Physical Consequences Improve Motor Learning

Summary: Physical consequences such as accidental slipping help improve and prolong motor learning, a new study reports.

Source: SfN

Actions have consequences, and the physical consequence of slipping improves motor learning, according to research recently published in eNeuro.

The brain refines movement in response to mistakes, especially ones that can be dangerous, like a slip or stumble. But in most laboratory studies of motor learning, mistakes have no physical consequence.

In a study by Bakkum and Marigold, participants walked down a walkway and stepped their right foot on a target while wearing prism googles that warped their visual field and shifted everything to the right. In one group, the walkway hid a slippery surface to the right of the target.

The participants slipped until they learned to adjust their steps to the left.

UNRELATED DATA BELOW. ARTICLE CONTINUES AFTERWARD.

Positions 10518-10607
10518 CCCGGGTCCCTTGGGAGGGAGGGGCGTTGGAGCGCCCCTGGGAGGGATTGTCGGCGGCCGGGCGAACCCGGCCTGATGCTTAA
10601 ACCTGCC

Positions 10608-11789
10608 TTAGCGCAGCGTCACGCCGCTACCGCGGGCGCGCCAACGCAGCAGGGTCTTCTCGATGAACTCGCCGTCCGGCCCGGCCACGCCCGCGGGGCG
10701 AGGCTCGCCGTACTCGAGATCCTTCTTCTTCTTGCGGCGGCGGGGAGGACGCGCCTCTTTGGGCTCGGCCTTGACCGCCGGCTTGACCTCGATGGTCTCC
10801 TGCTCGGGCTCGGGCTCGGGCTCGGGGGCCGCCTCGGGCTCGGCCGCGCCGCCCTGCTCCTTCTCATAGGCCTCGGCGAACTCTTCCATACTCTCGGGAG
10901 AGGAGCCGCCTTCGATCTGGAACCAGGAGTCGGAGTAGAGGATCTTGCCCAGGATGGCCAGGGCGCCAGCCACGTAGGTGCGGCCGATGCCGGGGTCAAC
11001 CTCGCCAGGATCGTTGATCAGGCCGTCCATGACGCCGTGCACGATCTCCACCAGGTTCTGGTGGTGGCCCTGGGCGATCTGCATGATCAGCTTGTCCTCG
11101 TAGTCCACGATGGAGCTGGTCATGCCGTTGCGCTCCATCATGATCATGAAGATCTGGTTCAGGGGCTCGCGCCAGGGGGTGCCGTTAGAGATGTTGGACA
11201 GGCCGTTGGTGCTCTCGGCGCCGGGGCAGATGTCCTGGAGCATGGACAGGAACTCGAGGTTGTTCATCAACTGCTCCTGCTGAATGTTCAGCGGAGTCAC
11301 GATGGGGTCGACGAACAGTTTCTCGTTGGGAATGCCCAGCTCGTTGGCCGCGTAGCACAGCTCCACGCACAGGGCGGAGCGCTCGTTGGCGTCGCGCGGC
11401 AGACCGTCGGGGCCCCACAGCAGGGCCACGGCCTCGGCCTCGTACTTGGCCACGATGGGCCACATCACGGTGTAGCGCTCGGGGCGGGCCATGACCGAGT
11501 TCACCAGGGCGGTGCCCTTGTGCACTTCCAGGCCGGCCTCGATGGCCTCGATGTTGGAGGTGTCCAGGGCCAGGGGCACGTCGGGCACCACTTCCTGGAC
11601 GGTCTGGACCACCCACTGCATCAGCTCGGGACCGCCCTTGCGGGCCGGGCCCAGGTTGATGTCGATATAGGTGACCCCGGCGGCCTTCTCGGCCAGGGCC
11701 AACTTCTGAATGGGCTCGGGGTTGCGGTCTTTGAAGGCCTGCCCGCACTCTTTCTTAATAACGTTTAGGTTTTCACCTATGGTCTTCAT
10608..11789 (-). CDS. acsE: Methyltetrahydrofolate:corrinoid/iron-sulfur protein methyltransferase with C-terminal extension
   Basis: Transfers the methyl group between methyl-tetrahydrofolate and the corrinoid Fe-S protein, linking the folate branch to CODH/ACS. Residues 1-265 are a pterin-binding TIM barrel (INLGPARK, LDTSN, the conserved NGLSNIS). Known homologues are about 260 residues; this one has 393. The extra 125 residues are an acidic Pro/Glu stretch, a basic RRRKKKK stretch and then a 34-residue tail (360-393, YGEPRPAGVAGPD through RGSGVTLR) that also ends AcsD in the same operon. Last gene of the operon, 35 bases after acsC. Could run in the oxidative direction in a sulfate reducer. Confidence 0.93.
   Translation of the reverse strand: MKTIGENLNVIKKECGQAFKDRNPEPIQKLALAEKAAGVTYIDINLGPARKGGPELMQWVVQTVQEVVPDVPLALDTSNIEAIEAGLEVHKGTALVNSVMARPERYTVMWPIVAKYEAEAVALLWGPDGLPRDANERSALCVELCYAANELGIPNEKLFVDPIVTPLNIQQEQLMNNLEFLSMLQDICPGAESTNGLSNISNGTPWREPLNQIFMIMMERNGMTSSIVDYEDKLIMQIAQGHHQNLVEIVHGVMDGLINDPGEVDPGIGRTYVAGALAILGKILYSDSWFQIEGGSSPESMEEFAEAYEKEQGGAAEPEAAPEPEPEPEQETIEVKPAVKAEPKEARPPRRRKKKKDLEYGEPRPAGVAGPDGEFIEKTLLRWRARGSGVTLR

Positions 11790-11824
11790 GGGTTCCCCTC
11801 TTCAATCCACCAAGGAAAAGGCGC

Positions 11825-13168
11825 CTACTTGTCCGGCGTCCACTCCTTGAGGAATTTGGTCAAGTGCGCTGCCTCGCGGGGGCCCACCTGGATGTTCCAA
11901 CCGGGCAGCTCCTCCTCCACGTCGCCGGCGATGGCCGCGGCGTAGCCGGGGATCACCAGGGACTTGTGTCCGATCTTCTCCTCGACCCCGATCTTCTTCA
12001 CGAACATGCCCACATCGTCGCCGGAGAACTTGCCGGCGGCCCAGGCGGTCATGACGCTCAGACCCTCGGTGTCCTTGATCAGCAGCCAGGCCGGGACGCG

The slip group and the control group adjusted to the goggles at the same pace, but the learning stuck more in the slip group.

This shows a diagram of a woman walking
An illustration of the precision walking task without and with an adverse physical consequence—a slippery surface—present next to the stepping target. Credit: Bakkum and Marigold, eNeuro 2022

The slip group performed better in new tasks, like stepping on the target with their left foot or stepping over obstacles, a sign that their learning could generalize to other situations. One week after testing, the slip group performed better than the control group.

Future studies will investigate if the surprise or emotional response to slipping improves learning, or if physical consequences themselves are an integral component of motor learning.

About this neuroscience research news

Author: Calli McMurray
Source: SfN
Contact: Calli McMurray – SfN
Image: The image is credited to Bakkum and Marigold, eNeuro 2022

Original Research: The findings will appear in eNeuro

Join our Newsletter
I agree to have my personal information transferred to AWeber for Neuroscience Newsletter ( more information )
Sign up to receive our recent neuroscience headlines and summaries sent to your email once a day, totally free.
We hate spam and only use your email to contact you about newsletters. You can cancel your subscription any time.